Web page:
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For the best security on an Exchange 2007 deployment, I really don't want to open up port 80 on the firewall. I will be using SSL certificates for OWA 2007 from Verisign.

Posted on 2008-10-10
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I am deploying client access servers in exchange 2007. I plan to use SSL cerificates from Verisign with OWA. However, many outside users with legacy web browsers might not be able to connect with https   Are there any functions in OWA 2007 which require http?  I really don't want to expose the internal lan to port 80 if not necessary. An ISA reverse proxy setup will be deployed later, but now we need the client access server behind the inside firewall (not in the dmz) and OWA up and running. I can see the help deskphones ringing off the hook from the external users who can't connect via http if their browsers are not patched.  With only SSL port 443 open with a signed certificate from verisign,, there is a higher security configuration on the OWA deployment.

What is your suggestion?
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Question by:bignewf
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by:Paranormastic
Paranormastic earned 500 total points
ID: 22688945
I think you are worrying too much.
SSL has been supported since before IE3.  Pretty much every browser in use today uses 128 bit SSL, if you are really worried about it then just don't force 128 bit SSL so that those that do support it will use 128 bit and those that are ancient and haven't been patched in 7 years can dumb down to an older version of SSL.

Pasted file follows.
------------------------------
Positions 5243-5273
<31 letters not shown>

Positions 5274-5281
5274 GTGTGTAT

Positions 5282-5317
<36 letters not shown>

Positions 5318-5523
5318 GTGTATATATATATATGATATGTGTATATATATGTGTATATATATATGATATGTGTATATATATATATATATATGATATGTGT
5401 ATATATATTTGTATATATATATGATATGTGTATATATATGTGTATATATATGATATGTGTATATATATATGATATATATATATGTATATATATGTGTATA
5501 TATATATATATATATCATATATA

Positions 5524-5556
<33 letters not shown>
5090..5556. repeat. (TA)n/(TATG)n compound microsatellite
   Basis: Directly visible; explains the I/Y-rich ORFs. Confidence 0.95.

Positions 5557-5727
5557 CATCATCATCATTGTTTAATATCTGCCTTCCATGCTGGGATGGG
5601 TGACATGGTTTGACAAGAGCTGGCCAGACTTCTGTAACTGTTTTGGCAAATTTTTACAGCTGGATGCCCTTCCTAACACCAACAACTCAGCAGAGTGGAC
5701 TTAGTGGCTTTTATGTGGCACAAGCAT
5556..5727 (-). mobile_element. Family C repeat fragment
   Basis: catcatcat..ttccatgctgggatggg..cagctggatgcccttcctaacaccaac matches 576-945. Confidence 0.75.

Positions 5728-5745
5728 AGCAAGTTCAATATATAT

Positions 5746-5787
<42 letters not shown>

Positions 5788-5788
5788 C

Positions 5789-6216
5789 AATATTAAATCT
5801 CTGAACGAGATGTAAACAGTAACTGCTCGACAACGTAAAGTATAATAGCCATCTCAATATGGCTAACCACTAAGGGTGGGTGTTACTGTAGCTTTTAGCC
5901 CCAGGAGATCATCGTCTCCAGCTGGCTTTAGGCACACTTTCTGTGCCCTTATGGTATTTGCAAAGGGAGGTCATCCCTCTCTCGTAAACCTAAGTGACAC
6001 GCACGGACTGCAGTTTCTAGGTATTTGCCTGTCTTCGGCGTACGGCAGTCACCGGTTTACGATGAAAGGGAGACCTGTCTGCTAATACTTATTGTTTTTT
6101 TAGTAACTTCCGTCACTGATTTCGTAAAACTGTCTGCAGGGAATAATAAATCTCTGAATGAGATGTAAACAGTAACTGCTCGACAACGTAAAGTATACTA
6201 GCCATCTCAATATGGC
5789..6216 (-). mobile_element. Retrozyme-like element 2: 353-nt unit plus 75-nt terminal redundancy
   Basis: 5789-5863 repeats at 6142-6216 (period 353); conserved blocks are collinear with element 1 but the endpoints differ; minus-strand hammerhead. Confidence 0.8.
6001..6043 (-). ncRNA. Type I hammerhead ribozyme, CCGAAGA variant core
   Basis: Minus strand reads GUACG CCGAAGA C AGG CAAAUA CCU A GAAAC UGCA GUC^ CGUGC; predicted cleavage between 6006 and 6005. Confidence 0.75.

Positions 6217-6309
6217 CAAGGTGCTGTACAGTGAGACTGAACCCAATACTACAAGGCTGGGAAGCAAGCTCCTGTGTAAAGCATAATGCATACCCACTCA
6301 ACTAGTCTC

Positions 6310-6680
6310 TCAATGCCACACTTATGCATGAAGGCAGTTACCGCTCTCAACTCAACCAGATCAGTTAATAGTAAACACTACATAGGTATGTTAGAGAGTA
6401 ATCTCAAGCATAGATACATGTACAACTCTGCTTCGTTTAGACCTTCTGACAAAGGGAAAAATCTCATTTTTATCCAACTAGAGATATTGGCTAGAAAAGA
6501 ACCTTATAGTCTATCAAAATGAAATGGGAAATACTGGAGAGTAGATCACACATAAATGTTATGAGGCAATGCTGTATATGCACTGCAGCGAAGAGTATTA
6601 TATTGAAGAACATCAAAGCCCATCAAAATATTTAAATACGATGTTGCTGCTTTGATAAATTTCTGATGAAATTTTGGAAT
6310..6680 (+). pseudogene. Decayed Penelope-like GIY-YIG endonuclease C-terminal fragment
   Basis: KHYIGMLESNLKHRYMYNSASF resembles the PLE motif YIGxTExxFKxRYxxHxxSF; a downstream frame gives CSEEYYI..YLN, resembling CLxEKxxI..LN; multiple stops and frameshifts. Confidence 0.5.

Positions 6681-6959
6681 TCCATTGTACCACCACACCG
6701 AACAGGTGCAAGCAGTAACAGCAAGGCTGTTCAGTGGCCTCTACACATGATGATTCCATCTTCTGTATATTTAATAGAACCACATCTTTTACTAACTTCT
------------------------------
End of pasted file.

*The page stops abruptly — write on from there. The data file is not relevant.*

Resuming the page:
Verisign has been around long enough where they should have their root pretty much whereever you go since they date back to the mid-90s.  You're not going to do much better than that and if you are worried about that, there are few alternatives.
Realistically, even the guy running win98 has patched sometime over the last 7 years or so to access their banking site or whatever.  If they are too freaked out to access your SSL page, then they will be entirely too paranoid to supply anything that would require SSL (password, bank info, whatever) and live in a cave.  You will likely cause more of an issue by not having SSL enabled for sensitive pages than worrying about the theoretical user that won't be able to use SSL.
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bignewf earned 0 total points
ID: 22688984
Thanks for your answer. That covered everything.
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